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Old 03-28-2004, 08:55 AM   #11
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Wow…I stay up on Alternative energy info pretty seriously …I haven’t heard anything about the charge controller being outdated.

Kevin, the Solar Boost 2000E I have is an MPPT controller.

The one I’ve got is rated for 25-amp peak power, because that’s more than enough for my needs …that link you gave if for a controller rated at 60 amps …

My 25 Amp MPPT controller could handle 3 300-watt panels if I needed …that’s a lot of wattage Kevin.

My controller only cost 200.00 versus the one you’re looking at which costs 485.00.
If you’re going to run a 24-volt system you’ll need a controller that can handle that …the 485.00 one will …mine wont. But I can’t imagine why anyone living in a bus or RV would need a 24-volt system anyway.

Since you say you’re mostly going to be lighting your rig with LED & Propane lights …and are setting up the rig to be energy efficient. Stick with a more inexpensive charge controller, like the one I’ve got. You’ve got 25-amps of peak power input, plus it’s got the same 30% increased output ability the more expensive charge controller has.
The only real difference in the 2 controllers is one has a 25 amp peak power capacity and the other has 60 amps.

Just figure out what size panels (output amperage) you’ll be installing and buy the appropriate charge controller.

Michael
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Old 03-28-2004, 12:59 PM   #12
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Hi Kevin,

Given the capacity of the battery bank(s) you're suggesting what the heck are you going to charge that with? Unless you're in a specific region where you have an incredible amount of sunshine and lots of solar panels or are in an extremely windy area something other than sun and air is going to be needed to replenish capacity of that magnitude.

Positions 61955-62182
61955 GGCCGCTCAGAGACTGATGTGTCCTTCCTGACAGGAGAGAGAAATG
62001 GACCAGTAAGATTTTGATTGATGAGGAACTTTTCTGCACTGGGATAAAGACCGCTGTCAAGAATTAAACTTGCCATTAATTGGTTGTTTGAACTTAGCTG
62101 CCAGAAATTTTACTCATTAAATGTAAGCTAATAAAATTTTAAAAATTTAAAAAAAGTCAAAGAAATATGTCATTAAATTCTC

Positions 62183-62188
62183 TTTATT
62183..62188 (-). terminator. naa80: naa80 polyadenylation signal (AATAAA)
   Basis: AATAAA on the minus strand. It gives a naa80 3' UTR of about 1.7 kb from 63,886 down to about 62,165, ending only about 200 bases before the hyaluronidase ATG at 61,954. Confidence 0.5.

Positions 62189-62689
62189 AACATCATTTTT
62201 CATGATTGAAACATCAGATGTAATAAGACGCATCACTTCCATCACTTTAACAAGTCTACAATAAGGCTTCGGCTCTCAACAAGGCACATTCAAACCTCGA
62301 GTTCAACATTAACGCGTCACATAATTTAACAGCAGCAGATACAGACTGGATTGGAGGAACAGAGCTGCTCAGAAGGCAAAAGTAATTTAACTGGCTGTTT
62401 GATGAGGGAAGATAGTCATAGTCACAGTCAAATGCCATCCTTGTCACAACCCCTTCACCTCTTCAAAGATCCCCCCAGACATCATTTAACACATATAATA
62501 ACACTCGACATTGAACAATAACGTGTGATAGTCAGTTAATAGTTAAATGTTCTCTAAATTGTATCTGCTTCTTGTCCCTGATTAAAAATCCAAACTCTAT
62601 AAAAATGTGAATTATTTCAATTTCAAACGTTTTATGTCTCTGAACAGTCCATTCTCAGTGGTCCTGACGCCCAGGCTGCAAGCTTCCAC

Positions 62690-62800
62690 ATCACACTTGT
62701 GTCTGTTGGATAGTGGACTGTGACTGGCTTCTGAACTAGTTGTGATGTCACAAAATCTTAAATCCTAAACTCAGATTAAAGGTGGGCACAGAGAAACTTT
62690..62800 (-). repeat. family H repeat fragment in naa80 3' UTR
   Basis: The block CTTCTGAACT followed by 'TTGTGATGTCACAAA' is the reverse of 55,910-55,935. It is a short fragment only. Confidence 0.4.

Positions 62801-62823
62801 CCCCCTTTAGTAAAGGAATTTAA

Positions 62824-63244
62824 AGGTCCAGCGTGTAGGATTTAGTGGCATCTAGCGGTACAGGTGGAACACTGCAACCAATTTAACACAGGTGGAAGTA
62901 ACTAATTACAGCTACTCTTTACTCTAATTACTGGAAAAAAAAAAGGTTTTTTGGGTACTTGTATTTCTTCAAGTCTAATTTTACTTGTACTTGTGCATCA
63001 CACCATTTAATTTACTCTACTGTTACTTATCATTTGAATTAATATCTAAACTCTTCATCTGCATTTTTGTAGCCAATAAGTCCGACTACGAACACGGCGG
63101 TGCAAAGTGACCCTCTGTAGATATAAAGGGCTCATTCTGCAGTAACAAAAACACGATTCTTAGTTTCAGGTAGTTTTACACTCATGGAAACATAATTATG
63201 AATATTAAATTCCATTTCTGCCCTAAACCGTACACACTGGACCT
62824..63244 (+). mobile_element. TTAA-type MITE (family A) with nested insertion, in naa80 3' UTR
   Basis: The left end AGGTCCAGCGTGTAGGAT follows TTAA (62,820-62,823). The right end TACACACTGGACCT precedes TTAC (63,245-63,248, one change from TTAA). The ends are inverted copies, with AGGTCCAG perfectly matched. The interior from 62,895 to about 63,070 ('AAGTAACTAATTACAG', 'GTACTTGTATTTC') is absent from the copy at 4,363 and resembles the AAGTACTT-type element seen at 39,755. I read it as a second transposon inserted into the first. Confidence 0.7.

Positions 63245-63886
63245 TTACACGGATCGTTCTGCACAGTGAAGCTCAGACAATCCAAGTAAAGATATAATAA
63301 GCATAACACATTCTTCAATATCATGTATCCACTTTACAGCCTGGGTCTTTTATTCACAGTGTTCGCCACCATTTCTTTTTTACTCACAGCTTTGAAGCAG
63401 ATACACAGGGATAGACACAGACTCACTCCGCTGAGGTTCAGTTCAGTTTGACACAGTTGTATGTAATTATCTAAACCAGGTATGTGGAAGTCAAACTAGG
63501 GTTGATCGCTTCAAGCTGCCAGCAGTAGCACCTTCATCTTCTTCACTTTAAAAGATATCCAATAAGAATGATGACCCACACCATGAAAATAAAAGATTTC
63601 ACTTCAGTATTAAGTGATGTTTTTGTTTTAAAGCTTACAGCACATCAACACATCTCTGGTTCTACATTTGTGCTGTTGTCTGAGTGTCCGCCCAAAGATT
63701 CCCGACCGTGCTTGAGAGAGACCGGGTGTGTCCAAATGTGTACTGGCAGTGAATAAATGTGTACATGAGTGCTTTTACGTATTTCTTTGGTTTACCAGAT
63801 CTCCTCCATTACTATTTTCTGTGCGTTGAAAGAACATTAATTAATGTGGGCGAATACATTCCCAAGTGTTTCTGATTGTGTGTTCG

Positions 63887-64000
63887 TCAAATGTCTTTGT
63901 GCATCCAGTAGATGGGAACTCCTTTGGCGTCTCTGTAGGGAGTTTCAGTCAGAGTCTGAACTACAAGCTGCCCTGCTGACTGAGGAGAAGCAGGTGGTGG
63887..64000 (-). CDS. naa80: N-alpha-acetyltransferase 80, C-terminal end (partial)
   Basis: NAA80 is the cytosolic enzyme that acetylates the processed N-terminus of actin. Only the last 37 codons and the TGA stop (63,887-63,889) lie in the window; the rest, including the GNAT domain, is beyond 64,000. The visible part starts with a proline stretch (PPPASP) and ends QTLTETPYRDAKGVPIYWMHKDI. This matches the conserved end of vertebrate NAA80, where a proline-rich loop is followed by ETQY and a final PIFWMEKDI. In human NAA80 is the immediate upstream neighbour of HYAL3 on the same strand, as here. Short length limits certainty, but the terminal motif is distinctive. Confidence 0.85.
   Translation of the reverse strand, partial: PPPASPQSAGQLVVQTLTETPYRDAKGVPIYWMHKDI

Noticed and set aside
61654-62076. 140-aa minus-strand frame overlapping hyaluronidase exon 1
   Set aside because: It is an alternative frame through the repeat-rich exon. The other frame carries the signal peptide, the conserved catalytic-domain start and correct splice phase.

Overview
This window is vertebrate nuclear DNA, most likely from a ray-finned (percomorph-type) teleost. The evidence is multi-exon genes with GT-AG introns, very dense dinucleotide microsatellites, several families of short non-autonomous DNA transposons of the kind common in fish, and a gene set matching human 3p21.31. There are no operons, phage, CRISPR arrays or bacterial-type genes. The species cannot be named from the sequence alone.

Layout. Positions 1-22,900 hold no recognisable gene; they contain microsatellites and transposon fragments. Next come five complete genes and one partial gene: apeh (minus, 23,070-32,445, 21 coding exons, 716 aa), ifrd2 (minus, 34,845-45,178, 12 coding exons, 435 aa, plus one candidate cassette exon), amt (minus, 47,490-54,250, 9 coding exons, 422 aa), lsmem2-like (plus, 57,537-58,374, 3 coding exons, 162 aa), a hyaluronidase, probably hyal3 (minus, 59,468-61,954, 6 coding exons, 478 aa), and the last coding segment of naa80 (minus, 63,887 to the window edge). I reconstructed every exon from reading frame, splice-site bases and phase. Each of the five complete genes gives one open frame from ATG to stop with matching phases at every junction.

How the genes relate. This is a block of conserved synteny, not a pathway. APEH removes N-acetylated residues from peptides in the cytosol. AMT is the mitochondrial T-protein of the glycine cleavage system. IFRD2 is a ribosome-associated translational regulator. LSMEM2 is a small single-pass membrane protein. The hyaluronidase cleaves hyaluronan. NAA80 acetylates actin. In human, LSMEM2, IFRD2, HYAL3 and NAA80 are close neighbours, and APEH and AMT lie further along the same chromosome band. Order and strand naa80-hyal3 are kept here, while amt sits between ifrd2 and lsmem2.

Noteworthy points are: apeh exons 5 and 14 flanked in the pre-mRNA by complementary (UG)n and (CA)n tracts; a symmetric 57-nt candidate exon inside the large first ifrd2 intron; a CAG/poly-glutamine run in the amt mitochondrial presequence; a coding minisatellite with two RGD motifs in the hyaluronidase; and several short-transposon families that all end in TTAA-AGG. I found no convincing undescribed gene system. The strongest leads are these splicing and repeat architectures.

Three weeks is extreme unless you're really not using electricity for much of anything. Remember, the capacity of your batteries is approximately 35% (to 40% max) of rated amp-hours. If you use only 100 amp-hours a day (that's being pretty conservative) for three weeks you need 2100 amp-hours...that's means you should have 6300 amp-hours of capacity in your batteries (that's 18-pair of Trojan L-16's).

Or put the other way three pair of Trojan L-16 batteries (just using them as examples) will give you 1080 amp-hours of total capacity; about 378 amp-hours of useful capacity. For 21 days that's 18 amp-hours per day; that's so low it's not worth the money invested to get it (honestly!).

None of my comments are meant to be discouraging! But you must be realistic and look at the system as a whole. Don't get so stuck on one idea that you don't keep exploring others; there are lots of answers to the same questions. Just look at the number of products on the market! And, don't get caught up in the typical American 'bigger is better' mentality; often times bigger is just bigger. You can easily spend $100,000 on a massive stereo system; most of us would probably label that overkill. Plan a system to meet your needs, don't just go by (or buy) what you can afford.

If you can find (buy or get from the library) Nigel Calder's Boatowner's Mechanical & Electrical Manual you will learn much about what it takes to put a balanced and realistic system together. Offshore sailboats have dealt with these issues (particularly that of independence) for years and years and there are lots of solutions from the marine world that apply to being off-grid in a rolling home. Most U.S. RV's are designed to handle a weekend or a week away, or to travel from campground to campground. They're meant to be easily (read cheaply) constructed and very little of what's in the average RV is worth putting in a long-term, off-grid live-aboard rolling home.

You're researching and hopefully having fun planning; it doens't get any better than that!
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Old 03-28-2004, 02:39 PM   #13
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Amen Les….

Kevin, Here’s something REALLY important that I learned years ago about Alternative Energy for mobile applications.

You cant look at this from a ‘stick house’ ( semi-large non-movable home) point of view.
When you’ve got a House , you can do all sorts of fun & fantastic Alternative Energy stuff…you’ve got the room for huge banks of batteries that can store the power you’ll need for 3 weeks of non-optimal solar gain situations.